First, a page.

Secondly, Bonomo’s version of the TRV does not square with other versions of it. Take Pete Enns’s book Inspiration and Incarnation, for instance. On page 115, he lays out in option 1 the very position that Bonomo was claiming is the TRV, and then rejects it. Option 1 is actually the correct position to take on the New Testament’s use of the Old Testament. Instead, Enns’s conclusions are as follows: “1. The New Testament authors were not engaging the Old Testament in an effort to remain consistent with the original context and intention of the Old Testament author: 2. They were indeed commenting on what the text meant. 3. The hermeneutical attitude they embodied should be embraced and followed by the church today” (emphasis original, pp. 115-116). For our purposes, the first conclusion that Enns states is the important one. The original context and intention of the Old Testament authors is irrelevant to the NT author in the view of the TRV. Later in the book, it becomes clear that God can have a meaning that He intends for a text to have that has nothing to do with what the human author meant. This is definitely not the theory of concursus, folks. Either the human author is hijacking God’s meaning, or God is hijacking the human author’s meaning. Never the two do meet (or at least, rarely! This CANNOT be squared with 1 Peter 1:10-12).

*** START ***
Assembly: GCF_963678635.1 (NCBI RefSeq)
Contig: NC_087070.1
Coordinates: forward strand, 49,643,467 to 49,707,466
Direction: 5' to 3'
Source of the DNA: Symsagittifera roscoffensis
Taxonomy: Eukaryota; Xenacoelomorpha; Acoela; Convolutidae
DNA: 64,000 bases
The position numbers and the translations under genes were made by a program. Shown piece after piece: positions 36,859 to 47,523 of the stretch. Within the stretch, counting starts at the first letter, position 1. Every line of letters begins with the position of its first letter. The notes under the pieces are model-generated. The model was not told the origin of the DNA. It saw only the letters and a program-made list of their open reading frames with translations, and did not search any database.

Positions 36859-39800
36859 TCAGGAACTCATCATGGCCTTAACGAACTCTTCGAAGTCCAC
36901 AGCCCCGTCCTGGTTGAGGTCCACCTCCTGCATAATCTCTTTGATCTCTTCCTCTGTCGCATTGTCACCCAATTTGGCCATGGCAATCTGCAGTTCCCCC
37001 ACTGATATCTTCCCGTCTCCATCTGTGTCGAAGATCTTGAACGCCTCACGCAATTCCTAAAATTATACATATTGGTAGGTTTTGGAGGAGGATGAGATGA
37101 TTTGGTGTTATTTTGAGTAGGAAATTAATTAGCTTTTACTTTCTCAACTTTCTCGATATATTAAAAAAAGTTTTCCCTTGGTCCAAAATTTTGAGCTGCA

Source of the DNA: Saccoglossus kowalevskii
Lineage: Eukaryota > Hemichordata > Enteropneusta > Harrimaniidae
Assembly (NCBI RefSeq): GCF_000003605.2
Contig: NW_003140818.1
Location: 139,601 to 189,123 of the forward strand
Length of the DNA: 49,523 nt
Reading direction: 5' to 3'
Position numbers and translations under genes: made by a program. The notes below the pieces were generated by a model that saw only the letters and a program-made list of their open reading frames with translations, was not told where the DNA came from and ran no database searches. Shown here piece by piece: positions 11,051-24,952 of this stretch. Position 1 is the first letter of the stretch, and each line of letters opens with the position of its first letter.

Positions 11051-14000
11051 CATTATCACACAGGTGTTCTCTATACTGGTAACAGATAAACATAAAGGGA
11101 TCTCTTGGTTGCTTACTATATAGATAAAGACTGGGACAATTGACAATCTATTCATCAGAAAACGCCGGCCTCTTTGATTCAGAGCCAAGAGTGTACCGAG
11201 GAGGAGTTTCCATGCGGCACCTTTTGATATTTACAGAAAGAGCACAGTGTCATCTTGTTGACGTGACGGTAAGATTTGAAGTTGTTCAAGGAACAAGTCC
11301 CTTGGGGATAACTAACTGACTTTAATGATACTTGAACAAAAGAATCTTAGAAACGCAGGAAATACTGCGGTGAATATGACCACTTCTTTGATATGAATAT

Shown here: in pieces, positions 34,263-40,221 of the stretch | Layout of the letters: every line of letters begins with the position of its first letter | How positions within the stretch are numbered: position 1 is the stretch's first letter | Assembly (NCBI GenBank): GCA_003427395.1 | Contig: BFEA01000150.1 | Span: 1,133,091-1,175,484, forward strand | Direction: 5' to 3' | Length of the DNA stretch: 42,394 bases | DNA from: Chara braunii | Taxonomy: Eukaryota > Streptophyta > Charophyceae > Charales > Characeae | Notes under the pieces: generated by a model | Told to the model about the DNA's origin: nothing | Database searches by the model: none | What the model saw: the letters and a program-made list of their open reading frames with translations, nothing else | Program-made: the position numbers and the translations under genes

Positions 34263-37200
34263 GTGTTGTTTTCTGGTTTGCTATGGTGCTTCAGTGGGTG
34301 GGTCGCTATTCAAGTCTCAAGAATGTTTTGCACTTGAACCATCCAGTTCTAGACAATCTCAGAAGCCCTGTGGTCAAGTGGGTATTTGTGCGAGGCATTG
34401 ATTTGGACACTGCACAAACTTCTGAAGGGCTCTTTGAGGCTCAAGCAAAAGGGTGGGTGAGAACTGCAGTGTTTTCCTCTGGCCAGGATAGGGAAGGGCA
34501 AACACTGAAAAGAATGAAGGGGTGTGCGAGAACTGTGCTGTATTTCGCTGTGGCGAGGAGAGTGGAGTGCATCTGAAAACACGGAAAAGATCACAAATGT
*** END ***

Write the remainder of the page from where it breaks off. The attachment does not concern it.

To take a specific example of Enns’s teaching, in The Evolution of Adam, pp. 86-87, we find some very clear statements on how the TRV sees Paul’s handling of Adam. He says that “Paul’s use of Genesis is clearly rooted in something other than a simple reading of that story. There is more at work in Paul’s thinking than simply repeating the plain sense of Genesis” (p. 86). Does this mean that he thinks it is still possible for Paul’s interpretation to be in line somehow with Genesis? Not at all. On page 87, he says, “Paul’s reading of Genesis is driven by factors external to Genesis. Paul’s use of the Old Testament, here or elsewhere, does not determine how that passage functions in its original setting.” On page 103, he says, “Paul does not feel bound by the original meaning of the Old Testament passage he is citing.” Jesus Christ is a wholly unexpected transformation of the Old Testament story, according to Enns (p. 104 and 82). How can a “wholly unexpected” transformation of the OT story be in organic unity with it? According to Enns, the one meaning of the OT has nothing to do with Christ. Only on the basis of Second Temple Jewish interpretative techniques can Paul (and other NT authors) get Christ out of the OT. In other words, Christ is not in the OT, according to Enns. Certainly, Jesus would be wrong to claim that Moses wrote about Him. Jesus is talking, in John 5, about authorial intent. No doubt, Enns would claim that this flattens out the development of the OT story. Not at all. Does looking at a fully grown oak tree flatten out the development of that oak tree? If one takes pictures at various times of the growth of the oak tree, one can see all the contours of growth one could wish. But the oak tree is not a unicorn. It stays an oak tree throughout.

I want to point people to read Dr. Gaffin’s response to Clair Davis once again. Read especially Gaffin’s comments about Vos’s position on the relative position of history and revelation. Bonomo is claiming that Gaffin is wrong (not directly, but indirectly). Gaffin’s understanding of the TRV is certainly the same view that I hold. Enns is clear on this. Next up will be an examination of Green and Enns/McCartney.